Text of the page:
The desktop may provide one or more desktop icons, which may represent one or a combination of applications, files, directories, folders, etc. The exemplary desktop includes at least one menu bar or taskbar . As generally known by those skilled in the art, the taskbar may provide various graphical buttons, icons, menus, open applications, clocks/dates, and other information and functionality.
In the exemplary embodiment depicted in , the taskbar is shown horizontally at the bottom of the desktop . However, it will be appreciated that the taskbar may be displayed in various parts of the desktop (e.g., horizontally at the top of the desktop , or vertically at a side of the desktop, etc.). Typically, the taskbar is persistent—i.e., a user may view it and access its functionality regardless of whether any applications are running and their associated windows, if any, displayed or not. However, a user may be able to “hide” the taskbar (and its various tools) and access it on-demand (e.g., very quickly, using a hotkey or mouse drag, etc.). Furthermore, the taskbar may dominate other windows and applications, such that other applications/windows cannot obstruct the taskbar from being displayed, and its functionality accessible, to a user.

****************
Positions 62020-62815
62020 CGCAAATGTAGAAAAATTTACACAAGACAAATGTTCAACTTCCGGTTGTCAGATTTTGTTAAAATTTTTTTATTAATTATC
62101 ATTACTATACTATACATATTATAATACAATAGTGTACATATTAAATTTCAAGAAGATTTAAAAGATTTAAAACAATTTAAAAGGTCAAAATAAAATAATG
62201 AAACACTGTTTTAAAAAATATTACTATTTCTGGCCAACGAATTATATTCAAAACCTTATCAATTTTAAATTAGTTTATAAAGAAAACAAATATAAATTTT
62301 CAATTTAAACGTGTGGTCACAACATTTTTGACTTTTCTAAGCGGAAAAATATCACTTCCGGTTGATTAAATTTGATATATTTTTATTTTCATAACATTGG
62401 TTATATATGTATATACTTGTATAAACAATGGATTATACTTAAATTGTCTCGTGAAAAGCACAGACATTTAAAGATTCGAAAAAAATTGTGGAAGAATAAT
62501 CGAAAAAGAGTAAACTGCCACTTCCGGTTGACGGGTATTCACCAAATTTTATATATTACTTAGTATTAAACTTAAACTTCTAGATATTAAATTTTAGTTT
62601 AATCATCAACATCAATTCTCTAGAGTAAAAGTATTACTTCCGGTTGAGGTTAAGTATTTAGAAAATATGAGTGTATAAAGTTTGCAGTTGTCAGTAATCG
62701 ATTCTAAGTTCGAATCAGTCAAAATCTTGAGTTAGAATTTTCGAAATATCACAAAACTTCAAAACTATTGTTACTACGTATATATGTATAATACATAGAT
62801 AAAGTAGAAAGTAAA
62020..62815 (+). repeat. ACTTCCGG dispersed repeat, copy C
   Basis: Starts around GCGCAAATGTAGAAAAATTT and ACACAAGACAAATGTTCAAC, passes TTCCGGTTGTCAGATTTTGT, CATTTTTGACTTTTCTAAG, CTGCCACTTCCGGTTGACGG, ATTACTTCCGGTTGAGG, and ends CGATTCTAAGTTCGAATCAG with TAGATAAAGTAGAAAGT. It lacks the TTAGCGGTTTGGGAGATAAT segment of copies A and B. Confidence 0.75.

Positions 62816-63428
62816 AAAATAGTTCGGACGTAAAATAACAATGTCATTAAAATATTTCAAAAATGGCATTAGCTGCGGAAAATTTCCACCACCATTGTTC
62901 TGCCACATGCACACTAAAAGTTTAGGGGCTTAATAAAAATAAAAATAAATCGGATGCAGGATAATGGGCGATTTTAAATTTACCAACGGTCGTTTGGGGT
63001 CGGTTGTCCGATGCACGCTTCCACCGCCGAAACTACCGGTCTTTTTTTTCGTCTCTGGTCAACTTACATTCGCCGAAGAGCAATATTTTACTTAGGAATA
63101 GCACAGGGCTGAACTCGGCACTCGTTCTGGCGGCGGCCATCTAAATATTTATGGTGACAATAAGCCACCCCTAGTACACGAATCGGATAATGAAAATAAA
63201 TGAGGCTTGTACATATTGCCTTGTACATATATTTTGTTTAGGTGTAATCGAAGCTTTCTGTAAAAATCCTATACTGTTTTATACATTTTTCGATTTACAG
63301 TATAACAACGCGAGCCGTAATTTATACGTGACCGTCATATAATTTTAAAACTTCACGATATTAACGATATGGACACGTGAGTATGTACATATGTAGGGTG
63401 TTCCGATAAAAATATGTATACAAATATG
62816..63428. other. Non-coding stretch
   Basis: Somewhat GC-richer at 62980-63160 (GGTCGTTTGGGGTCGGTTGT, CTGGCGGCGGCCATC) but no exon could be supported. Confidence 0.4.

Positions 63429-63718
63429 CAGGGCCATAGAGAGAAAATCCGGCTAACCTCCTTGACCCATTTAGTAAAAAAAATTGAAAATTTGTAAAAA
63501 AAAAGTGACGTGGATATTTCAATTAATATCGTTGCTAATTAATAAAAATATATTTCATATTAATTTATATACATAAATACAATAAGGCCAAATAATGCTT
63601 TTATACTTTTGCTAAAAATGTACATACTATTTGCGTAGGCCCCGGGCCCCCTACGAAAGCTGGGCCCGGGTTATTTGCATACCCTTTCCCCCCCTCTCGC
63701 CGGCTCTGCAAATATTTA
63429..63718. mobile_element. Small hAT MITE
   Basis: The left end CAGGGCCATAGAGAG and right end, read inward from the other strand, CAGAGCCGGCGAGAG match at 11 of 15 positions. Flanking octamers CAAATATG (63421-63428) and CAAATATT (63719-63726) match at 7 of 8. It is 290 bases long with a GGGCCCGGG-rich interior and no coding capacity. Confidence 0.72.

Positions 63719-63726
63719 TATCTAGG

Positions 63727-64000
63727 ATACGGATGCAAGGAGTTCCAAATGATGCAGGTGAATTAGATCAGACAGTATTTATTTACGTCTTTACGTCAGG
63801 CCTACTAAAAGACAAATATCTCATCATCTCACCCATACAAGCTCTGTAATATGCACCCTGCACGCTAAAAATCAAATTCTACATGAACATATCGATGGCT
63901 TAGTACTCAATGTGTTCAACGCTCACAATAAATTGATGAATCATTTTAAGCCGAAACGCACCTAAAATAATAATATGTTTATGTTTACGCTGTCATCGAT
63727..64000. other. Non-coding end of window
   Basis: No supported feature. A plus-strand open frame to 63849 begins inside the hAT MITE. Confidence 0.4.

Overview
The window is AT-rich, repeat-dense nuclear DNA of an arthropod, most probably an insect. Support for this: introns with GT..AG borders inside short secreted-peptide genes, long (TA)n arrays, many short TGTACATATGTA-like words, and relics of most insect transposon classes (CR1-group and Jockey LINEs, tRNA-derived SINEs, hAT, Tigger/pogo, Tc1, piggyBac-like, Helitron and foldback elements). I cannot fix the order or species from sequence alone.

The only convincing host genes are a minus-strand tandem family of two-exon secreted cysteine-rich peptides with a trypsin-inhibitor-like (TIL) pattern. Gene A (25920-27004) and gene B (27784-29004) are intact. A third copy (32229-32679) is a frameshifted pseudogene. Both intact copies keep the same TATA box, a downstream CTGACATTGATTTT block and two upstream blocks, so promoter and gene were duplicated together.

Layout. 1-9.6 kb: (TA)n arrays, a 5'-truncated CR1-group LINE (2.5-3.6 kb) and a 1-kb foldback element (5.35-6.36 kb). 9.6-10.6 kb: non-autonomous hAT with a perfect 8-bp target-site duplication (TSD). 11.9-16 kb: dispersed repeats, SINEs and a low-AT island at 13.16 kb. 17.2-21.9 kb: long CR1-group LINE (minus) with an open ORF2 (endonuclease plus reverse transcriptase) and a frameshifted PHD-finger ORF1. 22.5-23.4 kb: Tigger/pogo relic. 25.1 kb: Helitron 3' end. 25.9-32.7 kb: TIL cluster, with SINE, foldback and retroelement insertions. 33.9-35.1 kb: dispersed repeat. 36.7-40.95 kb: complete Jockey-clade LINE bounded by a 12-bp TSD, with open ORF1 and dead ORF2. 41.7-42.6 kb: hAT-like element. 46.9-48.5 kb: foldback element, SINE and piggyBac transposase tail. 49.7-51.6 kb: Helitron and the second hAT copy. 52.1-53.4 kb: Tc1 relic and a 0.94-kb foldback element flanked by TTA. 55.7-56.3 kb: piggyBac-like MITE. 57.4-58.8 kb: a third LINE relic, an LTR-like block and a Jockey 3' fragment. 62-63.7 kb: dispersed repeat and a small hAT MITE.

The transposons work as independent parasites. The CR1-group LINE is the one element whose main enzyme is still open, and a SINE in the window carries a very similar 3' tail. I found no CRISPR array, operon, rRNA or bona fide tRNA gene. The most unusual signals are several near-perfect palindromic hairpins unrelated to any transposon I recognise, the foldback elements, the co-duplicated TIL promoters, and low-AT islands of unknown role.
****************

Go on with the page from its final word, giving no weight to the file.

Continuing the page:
In one embodiment of the invention, the operating system with which the taskbar is associated is enhanced by a mechanism that generates a persistent query area or “box” within the taskbar . The persistent query area is “persistent” to the extent it, or a portion thereof, is always present on the toolbar (or other part of the desktop that generally remains displayed to a user, regardless of whether and how many applications windows are open). It will be appreciated that in alternative embodiments of the invention, the persistent query box may be provided outside a taskbar/in other parts of a desktop, a floating window or may be “hidden” and displayed upon one more user commands. For example, in one alternative embodiment, a query area may be hidden (but running “in the background”) and only displayed when one or a combination of hotkeys are input by a user, an icon (e.g., on the taskbar) is selected, etc.